It’s Funny Cause it’s …

a) old

b) tired

c) an overused trope

d) lazy writing

e) umm…true?

Included in my work writing for and working in film and television, I often get the chance to do coverage. For the two people who aren’t my industry friends reading this blog, coverage is what happens when a non-executive type like myself reads a script for an executive type and writes a synopsis and feedback on the quality of the script. This is often a script’s first step toward not being made and provides writers like myself with valuable info.

Do enough coverage and you have a head’s up on what’s being submitted so you can either jump on a good bandwagon or avoid a tired subject. Also, you get a by proxy education as you read what does and does not work. What does work, apparently, because I’ve read it about a million times in the 5 years I’ve been doing this is one simple fact:

RBP are sassy, mean and HILARIOUS!

I just read a script and since I’ll probably be sued for saying who it was for or what the script was or who the writer was, I’ll just say this and hope that s/he is reading.

One of the characters was described thusly: “SHAKWANDA, a sassy African American receptionist…” and then she went on to have every line be “oh, nuh uh!” “I do NOT need this today,” “you best leave me alone fo’ I cut you,” etc. This would be unremarkable except that with the exception of one glorious family script that for the same above reasons, I cannot name, every script with a black character that I end up readingĀ  is pretty much written this way.

There is some variation, of course. Sometimes the RBP in question is an athlete, sometimes an oversexed teen. But the character is always the same. They are not the hero, they are not the love interest, their lines haughtily punctuate the ends of scenes and their character arc only bends them from totally sassy, to slightly less sassy.

Needless to say, I am soooo over this.

I mean, c’mon. Just like I said in my open letter to Oprah, I have worked waaaaayyyy too hard for the only thing I need to be able to avoid are an accent and an attitude. I was born not talking that way. I would need the best accent coaches ever to figure out how to say grrrrl. And those years of ballet did not teach me to roll my neck. So help me keep my game up by keeping up yours.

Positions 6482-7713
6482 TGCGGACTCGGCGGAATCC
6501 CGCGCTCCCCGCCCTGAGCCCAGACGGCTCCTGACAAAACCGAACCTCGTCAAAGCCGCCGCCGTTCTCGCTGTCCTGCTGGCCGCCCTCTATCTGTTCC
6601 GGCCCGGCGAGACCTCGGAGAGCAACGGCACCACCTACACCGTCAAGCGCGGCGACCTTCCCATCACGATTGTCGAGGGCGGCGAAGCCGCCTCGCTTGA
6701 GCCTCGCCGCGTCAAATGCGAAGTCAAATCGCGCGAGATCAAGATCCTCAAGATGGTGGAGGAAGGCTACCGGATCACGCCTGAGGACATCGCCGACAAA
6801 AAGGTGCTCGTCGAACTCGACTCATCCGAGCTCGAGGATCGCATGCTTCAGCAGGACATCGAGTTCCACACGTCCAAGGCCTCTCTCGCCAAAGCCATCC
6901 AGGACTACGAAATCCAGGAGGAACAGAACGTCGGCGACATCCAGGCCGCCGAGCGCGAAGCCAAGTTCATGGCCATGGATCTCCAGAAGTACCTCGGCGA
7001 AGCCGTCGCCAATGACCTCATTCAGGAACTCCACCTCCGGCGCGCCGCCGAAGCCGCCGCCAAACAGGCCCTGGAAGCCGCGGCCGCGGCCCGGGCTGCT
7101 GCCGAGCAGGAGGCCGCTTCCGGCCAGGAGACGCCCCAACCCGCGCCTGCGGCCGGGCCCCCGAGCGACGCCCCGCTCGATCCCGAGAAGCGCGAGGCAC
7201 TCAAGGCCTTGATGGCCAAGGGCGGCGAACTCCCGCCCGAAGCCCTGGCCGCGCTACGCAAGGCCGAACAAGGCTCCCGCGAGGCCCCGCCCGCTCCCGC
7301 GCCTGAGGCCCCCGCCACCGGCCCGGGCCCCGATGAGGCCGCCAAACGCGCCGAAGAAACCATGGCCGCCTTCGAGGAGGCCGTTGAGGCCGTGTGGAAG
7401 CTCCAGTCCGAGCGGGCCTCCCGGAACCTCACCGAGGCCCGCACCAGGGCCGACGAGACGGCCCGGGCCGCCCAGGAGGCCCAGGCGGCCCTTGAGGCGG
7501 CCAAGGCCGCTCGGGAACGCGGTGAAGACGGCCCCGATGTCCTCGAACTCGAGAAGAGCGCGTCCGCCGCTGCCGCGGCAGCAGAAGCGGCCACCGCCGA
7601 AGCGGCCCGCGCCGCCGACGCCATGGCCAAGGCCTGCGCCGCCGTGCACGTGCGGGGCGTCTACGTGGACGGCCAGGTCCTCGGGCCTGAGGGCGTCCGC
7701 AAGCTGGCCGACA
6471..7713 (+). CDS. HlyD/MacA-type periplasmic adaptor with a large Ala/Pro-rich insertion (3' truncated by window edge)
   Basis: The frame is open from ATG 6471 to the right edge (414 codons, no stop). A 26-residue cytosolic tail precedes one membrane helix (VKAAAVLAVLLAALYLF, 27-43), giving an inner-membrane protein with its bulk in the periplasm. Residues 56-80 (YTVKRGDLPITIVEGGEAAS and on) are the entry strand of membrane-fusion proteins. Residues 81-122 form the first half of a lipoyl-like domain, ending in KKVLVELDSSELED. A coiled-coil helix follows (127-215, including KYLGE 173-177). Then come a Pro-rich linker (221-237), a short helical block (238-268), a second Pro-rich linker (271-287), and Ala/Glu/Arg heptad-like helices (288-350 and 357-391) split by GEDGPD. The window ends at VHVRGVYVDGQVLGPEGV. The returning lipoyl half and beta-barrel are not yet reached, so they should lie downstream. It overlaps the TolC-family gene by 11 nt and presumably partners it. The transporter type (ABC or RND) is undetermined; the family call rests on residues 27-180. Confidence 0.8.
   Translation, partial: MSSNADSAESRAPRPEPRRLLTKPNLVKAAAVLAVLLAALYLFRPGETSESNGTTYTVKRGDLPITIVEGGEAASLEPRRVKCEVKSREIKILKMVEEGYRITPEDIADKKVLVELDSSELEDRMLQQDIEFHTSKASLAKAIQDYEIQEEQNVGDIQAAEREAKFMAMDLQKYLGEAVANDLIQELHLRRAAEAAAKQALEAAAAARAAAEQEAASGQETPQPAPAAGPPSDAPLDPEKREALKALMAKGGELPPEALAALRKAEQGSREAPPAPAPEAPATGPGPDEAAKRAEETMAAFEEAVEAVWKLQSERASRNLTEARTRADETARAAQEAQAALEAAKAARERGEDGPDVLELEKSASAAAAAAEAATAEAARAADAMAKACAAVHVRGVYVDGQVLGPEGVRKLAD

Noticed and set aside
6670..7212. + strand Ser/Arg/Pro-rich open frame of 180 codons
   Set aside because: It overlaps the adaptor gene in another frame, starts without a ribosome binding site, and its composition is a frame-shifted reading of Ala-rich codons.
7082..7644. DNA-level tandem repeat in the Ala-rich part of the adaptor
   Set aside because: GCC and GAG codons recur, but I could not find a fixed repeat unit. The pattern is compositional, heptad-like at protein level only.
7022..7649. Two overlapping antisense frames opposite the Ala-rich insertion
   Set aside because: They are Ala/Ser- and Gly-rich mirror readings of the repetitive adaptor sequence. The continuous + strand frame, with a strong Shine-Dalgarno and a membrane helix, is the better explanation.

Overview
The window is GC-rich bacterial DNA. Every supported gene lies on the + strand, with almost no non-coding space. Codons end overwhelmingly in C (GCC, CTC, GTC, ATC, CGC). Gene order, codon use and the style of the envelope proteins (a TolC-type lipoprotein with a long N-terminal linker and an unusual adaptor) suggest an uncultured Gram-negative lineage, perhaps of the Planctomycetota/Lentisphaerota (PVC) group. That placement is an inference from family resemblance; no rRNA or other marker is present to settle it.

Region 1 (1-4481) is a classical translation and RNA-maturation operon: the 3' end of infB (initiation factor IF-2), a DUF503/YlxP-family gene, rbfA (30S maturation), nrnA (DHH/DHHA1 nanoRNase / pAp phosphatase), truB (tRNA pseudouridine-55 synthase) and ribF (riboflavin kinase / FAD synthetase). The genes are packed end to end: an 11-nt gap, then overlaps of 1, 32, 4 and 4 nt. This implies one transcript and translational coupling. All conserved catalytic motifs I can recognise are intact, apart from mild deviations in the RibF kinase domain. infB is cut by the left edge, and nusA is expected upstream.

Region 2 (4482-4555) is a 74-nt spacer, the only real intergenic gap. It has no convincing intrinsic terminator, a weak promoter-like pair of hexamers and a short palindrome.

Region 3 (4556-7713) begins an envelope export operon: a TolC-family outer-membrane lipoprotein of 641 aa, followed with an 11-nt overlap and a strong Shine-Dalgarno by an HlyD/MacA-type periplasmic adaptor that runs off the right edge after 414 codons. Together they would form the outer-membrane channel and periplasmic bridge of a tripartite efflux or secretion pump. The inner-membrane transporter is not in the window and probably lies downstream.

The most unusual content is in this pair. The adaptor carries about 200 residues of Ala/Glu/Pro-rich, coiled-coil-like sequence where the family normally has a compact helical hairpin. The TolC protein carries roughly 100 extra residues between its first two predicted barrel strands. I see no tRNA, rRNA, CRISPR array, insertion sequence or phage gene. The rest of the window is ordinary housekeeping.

Click here for more on an Oreo’s experience at the movies.

And here for an exec’s views on the Oreo experience.


  1. The Book of Eli
    I Am Legend
    Seven Pounds
    Law Abiding Citizen

    Well pretty much all the newer movies Will Smith acts in

    Several of Jamie Foxx’s movies well not all of them but like Law Abiding Citizen and The Soloist

    And I think Tyler Perry’s movies while they some of the characters fit the bill for that typecast not all of them are portrayed that way it’s a pretty good mixture.

    Off the top of my head, those are a few movies I’ve seen recently where black people weren’t typecast into the role you’re describing

    I could probably find more references for you if I took the time but I’m sure that you can write a successful script without what you’re describing, I mean, it’s clearly been done. So don’t feel too discouraged. =)

    1. Hmm, considering 2-3 “big” movies are released most weekends, that puts Hollywood’s output at 100-150 or so movies a year.

      Good thing that 1 or 2 of those movies per year bucks the trend. That means that only 99% of the films reinforce stereotypes.

      And yeah, “we” have Will Smith, and Halle and sometimes Morgan and Denzel. So, four actors up against the hundreds of non-minority actors who get to play a range of roles in films.

  2. In my little part of the internet we’re having our own discussion(s) about this sort of stereotyping (well, and worse). Lots of long posts and comments about intent (and how it doesn’t matter if you’ve hurt someone anyway), where this garbage comes from (everywhere!), how to see characters/people as actual people (not just props/background for your white main characters *sigh*). It’s good that people are talking and pointing out the fail.

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